A top AID Atlanta official tapped to help lead the non-profit in the wake of its executive director resigning last month is also leaving the HIV agency.

Jon Santos (photo), a 10-year AID Atlanta employee and its development director, is resigning on July 31 to take a similar position with Jerusalem House. Santos was one of three top AID Atlanta officials picked to lead the agency since its executive director, Tracy Elliott, resigned after more than five years at the top spot.

Santos coordinates many of AID Atlanta’s high-profile events and fundraisers, including AIDS Walk Atlanta, Atlanta Cotillion and AID Atlanta Honors. But he said Tuesday that even with his departure, longtime staffers and volunteers will mean the agency won’t miss a beat.

“I don’t worry about the operation of the Walk,” Santos said. “It will be great. We need it to be wonderful. I have complete confidence in the staff and volunteers. We have some volunteers that have been with the walk longer than I have been at AID Atlanta.”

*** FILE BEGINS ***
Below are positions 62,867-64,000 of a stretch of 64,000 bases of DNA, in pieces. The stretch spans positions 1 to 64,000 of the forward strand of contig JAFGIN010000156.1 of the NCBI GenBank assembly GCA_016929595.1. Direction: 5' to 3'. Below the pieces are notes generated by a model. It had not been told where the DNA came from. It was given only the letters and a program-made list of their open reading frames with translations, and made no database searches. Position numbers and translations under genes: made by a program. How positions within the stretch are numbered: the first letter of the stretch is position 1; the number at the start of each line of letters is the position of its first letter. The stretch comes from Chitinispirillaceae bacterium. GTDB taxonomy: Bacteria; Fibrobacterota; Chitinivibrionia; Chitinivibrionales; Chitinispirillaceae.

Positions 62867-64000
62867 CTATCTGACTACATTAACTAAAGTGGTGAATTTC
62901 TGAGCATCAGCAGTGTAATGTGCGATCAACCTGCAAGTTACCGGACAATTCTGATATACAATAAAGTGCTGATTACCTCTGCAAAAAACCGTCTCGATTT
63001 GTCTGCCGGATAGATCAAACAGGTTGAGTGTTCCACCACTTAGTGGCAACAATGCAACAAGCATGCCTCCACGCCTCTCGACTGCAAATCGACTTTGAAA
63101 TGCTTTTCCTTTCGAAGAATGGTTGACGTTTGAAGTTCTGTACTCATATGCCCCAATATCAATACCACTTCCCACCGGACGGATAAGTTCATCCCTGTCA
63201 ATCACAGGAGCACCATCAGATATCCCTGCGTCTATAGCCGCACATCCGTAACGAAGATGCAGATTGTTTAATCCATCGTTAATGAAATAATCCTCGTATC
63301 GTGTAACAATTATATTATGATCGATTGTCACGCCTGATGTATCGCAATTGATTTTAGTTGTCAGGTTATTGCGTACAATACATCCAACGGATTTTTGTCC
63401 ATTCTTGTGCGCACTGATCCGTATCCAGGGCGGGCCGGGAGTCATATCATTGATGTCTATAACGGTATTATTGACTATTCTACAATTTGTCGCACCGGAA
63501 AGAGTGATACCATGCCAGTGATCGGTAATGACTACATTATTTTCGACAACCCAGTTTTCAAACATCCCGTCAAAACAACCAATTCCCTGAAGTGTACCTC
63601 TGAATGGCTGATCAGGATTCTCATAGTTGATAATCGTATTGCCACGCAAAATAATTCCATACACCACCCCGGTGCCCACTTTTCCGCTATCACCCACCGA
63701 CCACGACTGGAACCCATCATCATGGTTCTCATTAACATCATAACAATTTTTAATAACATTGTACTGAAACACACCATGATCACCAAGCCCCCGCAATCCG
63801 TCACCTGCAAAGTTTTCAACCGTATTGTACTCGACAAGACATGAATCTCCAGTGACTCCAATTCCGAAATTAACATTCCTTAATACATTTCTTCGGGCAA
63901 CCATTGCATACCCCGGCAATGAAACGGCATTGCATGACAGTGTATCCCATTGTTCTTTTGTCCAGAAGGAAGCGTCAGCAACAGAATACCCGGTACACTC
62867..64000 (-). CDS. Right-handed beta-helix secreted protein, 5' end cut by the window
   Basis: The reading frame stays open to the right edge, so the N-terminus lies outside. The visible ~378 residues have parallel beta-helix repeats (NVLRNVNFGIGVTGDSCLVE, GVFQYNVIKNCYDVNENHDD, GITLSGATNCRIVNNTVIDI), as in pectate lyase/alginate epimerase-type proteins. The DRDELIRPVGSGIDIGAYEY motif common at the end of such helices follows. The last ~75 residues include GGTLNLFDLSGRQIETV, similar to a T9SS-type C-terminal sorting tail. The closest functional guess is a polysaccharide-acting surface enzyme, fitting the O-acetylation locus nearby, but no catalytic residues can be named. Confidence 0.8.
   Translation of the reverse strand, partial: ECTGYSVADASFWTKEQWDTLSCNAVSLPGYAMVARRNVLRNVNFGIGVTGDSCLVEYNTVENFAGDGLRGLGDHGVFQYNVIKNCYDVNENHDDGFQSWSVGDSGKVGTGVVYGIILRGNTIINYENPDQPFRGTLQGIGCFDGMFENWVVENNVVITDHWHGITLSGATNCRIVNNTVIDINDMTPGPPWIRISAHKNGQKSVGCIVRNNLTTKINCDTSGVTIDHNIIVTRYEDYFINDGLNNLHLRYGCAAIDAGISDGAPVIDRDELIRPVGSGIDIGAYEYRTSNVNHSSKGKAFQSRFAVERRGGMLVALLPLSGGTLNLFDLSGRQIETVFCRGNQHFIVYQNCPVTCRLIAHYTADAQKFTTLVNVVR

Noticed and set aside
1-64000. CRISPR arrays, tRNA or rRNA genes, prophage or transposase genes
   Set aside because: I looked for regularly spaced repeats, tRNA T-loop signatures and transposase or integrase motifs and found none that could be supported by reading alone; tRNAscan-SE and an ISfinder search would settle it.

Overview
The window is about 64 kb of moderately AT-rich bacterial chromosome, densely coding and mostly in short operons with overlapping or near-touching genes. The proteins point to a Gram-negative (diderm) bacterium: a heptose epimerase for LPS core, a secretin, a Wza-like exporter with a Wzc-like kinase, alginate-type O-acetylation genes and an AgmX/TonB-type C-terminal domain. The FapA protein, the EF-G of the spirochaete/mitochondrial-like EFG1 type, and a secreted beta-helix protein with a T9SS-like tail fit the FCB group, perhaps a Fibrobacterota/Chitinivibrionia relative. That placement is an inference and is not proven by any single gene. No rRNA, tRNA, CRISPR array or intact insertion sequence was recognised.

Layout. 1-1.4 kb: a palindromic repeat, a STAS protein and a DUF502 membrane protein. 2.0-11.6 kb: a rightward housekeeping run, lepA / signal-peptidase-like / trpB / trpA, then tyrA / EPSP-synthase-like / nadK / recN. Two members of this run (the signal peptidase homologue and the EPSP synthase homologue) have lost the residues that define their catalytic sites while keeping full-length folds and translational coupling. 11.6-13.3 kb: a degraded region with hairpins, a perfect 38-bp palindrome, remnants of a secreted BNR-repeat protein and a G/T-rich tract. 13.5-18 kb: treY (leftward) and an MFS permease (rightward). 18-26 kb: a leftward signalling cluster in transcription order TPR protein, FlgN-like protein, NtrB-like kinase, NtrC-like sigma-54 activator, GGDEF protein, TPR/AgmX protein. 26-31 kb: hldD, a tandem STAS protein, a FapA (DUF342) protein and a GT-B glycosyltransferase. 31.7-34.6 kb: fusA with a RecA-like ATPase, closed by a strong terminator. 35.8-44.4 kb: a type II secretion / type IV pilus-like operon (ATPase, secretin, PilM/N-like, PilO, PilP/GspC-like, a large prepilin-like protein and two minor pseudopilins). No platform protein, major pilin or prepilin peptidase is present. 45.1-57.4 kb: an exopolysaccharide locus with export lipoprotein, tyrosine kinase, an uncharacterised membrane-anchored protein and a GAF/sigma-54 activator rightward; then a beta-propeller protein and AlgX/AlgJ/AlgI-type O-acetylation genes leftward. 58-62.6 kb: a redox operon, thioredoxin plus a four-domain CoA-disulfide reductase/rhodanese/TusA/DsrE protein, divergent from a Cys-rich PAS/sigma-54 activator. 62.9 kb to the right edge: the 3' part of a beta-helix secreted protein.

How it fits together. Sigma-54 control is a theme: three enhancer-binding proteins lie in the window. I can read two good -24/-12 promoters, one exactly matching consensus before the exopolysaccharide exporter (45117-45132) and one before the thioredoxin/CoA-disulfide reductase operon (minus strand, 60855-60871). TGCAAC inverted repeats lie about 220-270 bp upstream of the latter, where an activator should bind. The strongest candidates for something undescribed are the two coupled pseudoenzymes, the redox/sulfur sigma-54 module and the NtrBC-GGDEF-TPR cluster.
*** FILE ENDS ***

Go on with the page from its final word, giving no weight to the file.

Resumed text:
Santos said the timing of his resignation coming just weeks after Elliott leaving is nothing more than coincidence. Santos was one of three AID Atlanta veterans – including Nicole Roebuck, director of client services; and Neena Smith-Bankhead, director of education and volunteer services – who were named as co-leaders of the agency until the agency names a new executive director.

“It’s just unfortunate timing,” Santos said. “This is a great opportunity for me. I have had a long relationship with Jerusalem House. There is a natural fit there. I love the organization equally as much as AID Atlanta. There are just some really exciting things going on there that I want to be a part of.”

Santos joins Jerusalem House as development director, filling a post left vacant since Atlanta City Council member Alex Wan left earlier this year for a position at Emory. Santos and Charlie Frew, Jerusalem House’s executive director, have known each other for years, dating back to their volunteer work with Joining Hearts. Frew also chaired AID Atlanta’s board when it hired Elliott as executive director in 2007, Santos said.

“Jerusalem House is a great organization, and I love it,” Santos said. “There are exciting things coming.”

Mark Rinder, AID Atlanta’s board chair, told the GA Voice that senior leadership will manage the agency until an executive director is hired. “We’re in good hands,” he said.